An additional significant aspect of social business intelligence (and of the big connected social data) is certainly the use of data visualization techniques which allow the organization to make visible dynamic patterns and emerging patterns in the organizational and business ecosystem. Although the relationship between visualisation and cognition (seeing and understanding) is not free from critical issues, as the sociologist Bruno Latour points out, mapping the competencies of informal organizations, or the social graphs of a sales force or its consumers, or even visualising the business relations of a network of companies and communities of practice, all represent knowledge tools of considerable impact for a social business transformation. In this perspective, the potentials of the techniques of information design and data visualisation are not With fresh minds and eyes exhausted in the mere representation of data, but can be We will end this journey in the intelligence trends and effectively used as strategic assets and a means of innova- challenges that social business will have to tackle, with a tion inside and outside the organization. recent news story relating to the hadron collider we menAs a recent article in the Harvard Business Review pointed tioned at the beginning of this article. It was in the news out, the strength of data visualisation is not in its aesthetic this week that the LHC, after having discovered the Higgs value, but rather in its ability to stimulate the business and boson, will have a two-year break for maintenance. But the organization to rethink dynamics and organizational it will not completely stop operating. Running it, for the processes. A recent example is CASL (Consortium for Ad- next two years, will be two social scientists, two sociolovanced Simulation of Light Water Reactors) which used, gists, who asked the physicist colleagues of CERN to be during an internal workshop on innovation, simulations able to use the computing power of the collider in order to and visualisations to force the different structures of the conduct social research experiments. We will therefore see organization to rethink the dynamics and collaborative in- the first experiments in action concerning data-intensive teractions in operation. In this case, the data visualisation computational sociology. Might there not be disruptive ditechniques have no longer been used (as usually occurred) scoveries and innovations waiting for us on this front, too? 64 ATTACHED TO Harvard Business Review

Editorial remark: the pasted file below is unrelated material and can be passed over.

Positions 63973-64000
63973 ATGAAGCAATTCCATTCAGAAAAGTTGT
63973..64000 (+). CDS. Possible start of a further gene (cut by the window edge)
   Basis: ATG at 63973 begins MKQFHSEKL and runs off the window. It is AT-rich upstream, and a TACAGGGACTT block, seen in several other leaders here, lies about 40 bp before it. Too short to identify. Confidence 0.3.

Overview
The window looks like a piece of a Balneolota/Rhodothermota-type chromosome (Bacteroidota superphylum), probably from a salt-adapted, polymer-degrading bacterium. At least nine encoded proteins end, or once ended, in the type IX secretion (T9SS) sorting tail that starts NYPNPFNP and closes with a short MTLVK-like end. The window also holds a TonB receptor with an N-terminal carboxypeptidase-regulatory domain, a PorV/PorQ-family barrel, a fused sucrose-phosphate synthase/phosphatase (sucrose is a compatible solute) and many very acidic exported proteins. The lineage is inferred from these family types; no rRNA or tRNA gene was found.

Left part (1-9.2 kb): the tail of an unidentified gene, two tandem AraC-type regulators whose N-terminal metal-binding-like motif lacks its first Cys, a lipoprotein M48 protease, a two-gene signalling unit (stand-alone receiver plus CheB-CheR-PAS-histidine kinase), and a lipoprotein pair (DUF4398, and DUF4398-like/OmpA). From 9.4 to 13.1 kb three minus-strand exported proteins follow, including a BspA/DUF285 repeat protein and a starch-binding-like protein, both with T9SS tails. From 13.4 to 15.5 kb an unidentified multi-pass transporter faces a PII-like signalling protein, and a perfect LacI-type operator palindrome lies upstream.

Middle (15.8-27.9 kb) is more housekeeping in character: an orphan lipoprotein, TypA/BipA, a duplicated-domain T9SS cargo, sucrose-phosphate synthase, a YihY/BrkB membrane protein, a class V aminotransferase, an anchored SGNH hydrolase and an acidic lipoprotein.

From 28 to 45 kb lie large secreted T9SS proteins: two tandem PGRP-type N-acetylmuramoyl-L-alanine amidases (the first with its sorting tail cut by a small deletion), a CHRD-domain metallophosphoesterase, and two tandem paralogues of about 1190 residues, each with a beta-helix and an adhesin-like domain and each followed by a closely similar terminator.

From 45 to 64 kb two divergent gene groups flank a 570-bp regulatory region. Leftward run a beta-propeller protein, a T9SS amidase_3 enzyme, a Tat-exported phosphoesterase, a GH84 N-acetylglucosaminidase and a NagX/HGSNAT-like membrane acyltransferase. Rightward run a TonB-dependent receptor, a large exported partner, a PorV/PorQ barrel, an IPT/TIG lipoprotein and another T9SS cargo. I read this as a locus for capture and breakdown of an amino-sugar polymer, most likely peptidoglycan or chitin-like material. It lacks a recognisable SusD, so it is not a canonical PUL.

social business toolkit

Bibliography Dinter B., Lorenz A. (2013), Social Business Intelligence: A Literature Review and Research Agenda. Thirty Third International Conference on Information Systems (ICIS, 2012). Waber B. (2013), People Analytics. How Social Sensing Technology Will Transform Business and What It Tells Us about the Future of Work, FT Press. Moran R. (2013), The Futures of Marketing Research. In “Leading Edge Marketing Research: 21st Century Tools and Practices”. Semmelhack P. (2013), Social Machines . How to Develop Connected Products That Change Customers’ Lives, FT Press. Cao J., Gao H., Li L., Friedman B. (2013), Enterprise Social Network Analysis and Modeling: A Tale of Two Graphs. Bell Laboratories, Research Paper Latour B.(2011), Visualisation and Cognition: Thinking with Eyes and Hands. In Science and Technology Studies: Critical Concepts, edited by Professor Michael Lynch, Routledge (reprint).

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Interview The Enterprise 2.0 strategy of UniCredit Interview with Paolo Cederle CEO of UniCredit Business Integrated Solutions In the UniCredit Group since 2001 as Managing Director of i-Faber, leading company in e-Sourcing and e-Procurement services, in 2005 Paolo Cederle also became Head of the Group’s Global Sourcing Area. In December 2008 he took on the role of Head of Group ICT & Operations, with the task of ensuring a strategic and managerial coordination of ICT services, Operations, Workout, Insurance Services, Shared Service Center HR and F&A and Card Processing. He holds the offices of member of the board of directors of i-Faber S.p.A. and SIA-SSB, Ukrsotsbank Ukraine and ZEO Unicredit Bank Russia. He has been CEO of UniCredit Business Integrated Solutions (UBIS) since January 2012. Where did the idea of social collaboration within UniCredit come from? Social collaboration in UniCredit began in 2008, when the strong need to consolidate the company culture emerged following various mergers and acquisitions that led to the establishment of one of the largest European banking groups. In this context, the challenge was creating value by pooling the innovative capabilities of our people, capitalising on the knowledge and competencies of each of them to transform them into a competitive advantage. This is when OneNet was created, the UniCredit Group’s social platform of internal collaboration, which was adopted by UniCredit Business Integrated Solutions and is available to all employees of the company.